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# Student guide Faculty of Engineering A.Y. 2010/11

Mathematical Analysis
Aim of the course
The course presents the classical tools of infinitesimal and differential calculus, and integral calculus for functions in one and two variables, in addition to geometry and linear algebra, illustrating wherever possible their applications in other disciplines.

The topics will be covered with a view to:
- Acquiring analysis skills: i.e. introducing and becoming accustomed to rigorous discussion and analytical reasoning.
- Attaining, through practice, command of an exact and apposite language.
- Applying the tools of calculus to prepare for better managing the use of quantitative methods.
Students must be conversant with the following topics:
- Arithmetic and algebra.
- Analytical geometry and trigonometry on a plane.
- Functions: in particular, a knowledge of the definition, graphs and principal properties of the fundamental functions (power, exponential, logarithmic, sine, cosine, tangent). They must also be able to solve algebraic, exponential, logarithmic and trigonometric equations and inequalities.
Syllabus
1. Numerical sets:
- Sets and logic symbols.
- Numerical sets and their algebraic and topological structure (natural numbers, integers, rational numbers, real numbers).
- Subsets of the real numbers: definition of upper bound and lower bound, supremum and infimum, maximum and minimum.
- Complex numbers
- Correspondences and functions between sets.

2. Sequences and series.
-Definition of sequence and calculation of the limits.
- Numerical series and their characteristics.
- Geometric series.
- Harmonic and generalised harmonic series.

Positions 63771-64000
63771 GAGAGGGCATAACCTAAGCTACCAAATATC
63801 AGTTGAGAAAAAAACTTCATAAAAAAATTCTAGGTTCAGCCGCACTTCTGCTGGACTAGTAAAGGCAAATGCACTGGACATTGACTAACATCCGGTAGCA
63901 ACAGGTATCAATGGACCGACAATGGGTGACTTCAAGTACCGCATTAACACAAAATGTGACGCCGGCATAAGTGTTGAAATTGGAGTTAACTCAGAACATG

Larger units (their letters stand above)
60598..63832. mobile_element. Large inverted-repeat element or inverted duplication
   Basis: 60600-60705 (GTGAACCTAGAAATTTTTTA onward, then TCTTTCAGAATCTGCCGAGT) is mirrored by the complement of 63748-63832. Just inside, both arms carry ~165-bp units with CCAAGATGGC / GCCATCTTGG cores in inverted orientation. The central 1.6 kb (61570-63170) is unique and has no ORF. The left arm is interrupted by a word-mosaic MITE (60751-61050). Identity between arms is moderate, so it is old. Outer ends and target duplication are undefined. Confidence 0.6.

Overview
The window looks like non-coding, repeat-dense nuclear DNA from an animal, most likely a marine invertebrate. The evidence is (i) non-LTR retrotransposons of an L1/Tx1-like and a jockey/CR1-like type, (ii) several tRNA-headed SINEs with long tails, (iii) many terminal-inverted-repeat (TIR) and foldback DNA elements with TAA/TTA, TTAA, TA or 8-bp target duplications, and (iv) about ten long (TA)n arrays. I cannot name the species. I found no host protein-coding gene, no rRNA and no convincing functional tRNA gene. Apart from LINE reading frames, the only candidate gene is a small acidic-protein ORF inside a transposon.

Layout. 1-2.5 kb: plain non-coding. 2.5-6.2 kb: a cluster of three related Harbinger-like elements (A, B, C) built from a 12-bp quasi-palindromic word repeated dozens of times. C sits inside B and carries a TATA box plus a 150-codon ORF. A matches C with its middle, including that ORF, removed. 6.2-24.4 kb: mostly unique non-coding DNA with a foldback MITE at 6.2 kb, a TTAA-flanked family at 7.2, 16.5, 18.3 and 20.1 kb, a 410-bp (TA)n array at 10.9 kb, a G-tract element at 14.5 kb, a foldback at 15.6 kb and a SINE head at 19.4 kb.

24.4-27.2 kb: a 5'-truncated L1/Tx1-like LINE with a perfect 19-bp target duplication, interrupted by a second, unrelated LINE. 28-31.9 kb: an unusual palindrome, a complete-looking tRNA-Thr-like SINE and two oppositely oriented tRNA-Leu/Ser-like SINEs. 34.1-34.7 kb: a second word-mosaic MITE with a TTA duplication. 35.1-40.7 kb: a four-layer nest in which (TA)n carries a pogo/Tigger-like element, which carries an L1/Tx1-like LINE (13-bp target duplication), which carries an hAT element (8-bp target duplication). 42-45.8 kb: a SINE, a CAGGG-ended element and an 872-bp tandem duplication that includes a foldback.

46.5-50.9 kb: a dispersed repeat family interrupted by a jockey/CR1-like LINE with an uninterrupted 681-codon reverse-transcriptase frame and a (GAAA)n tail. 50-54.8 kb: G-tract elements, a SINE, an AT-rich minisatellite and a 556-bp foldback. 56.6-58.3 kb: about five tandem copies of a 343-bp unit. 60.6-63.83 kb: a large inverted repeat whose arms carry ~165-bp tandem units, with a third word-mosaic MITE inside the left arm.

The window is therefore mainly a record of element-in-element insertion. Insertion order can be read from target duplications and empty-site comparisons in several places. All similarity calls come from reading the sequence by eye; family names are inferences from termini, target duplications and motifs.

- Series with terms of alternating sign. Absolute convergence and Leibniz criterion.
- Series of powers.

3. Functions of a real variable.
- Definition of univocal function of a real variable.
- Symmetric, increasing, decreasing, periodic, limited functions.
- Maximum and minimum of a function.
- Definition of compound and inverse functions.
- Limits of functions.
- Continuity.
- Derivative and differential.
- Elasticity
- Rules of differential calculus.
- Searching for local or global maxima and minima.
- Higher order derivatives.
- Convex or concave functions.
- Study of a function.
- Taylor - Mac Laurin series.

4. Integrals.
- Definition of primitive and the indefinite integral.
- Rules of integration: by decomposition, by parts, by substitution.
- Definite integral.
- Geometric applications.
- Integral function.
- Generalised integrals

5. Elements of geometry and linear algebra.
- Vectors on a plane and in 3-space. Scalar and vector product.
- n –dimensional vectors: the Rn space. Vector space.
- Linear dependence and independence, basis and dimension.
- Scalar product in Rn.
- Lines and planes in three-dimensional space.

- Matrices and matrix calculus.
- Determinant.
- Inverse matrix.
- Rank of a matrix.
- Linear systems.
- Cramer's theorem.

- Rouchè-Capelli theorem.
- Linear transformation and representation theorem.
- Eigenvalues and eigenvectors. Matrix diagonalization.

6. Real functions of one or more real variables.
- Functions in R2: domain, level curves.
- Continuity. Partial derivatives, gradient vector, tangent plane and differentiability.
- Directional derivatives.
- Implicitly defined functions.
- Free or constrained optimisation of functions in two variables.

7. Differential equations.

- Equations with separable variables.
- First and second order linear equations.
- Homogeneous and non-homogeneous second order equations with constant coefficients.
- Euler equations.

8. Line integral and double integral.
- Smooth curves and line integrals in R2 and R3.
- Definition of double integral. Geometric interpretation.
- Calculation of double integral using Cartesian and polar coordinates.
- Gauss-Green formula in the plane.
Examinations
There will be a written exam, held during the sessions scheduled in the academic calendar, and possibly completed with an additional oral exam.
There will also be four intermediate written tests during the course.
Students who earn a grade of eighteen or higher on each of the four intermediate tests can be exempted from sitting the final written exam.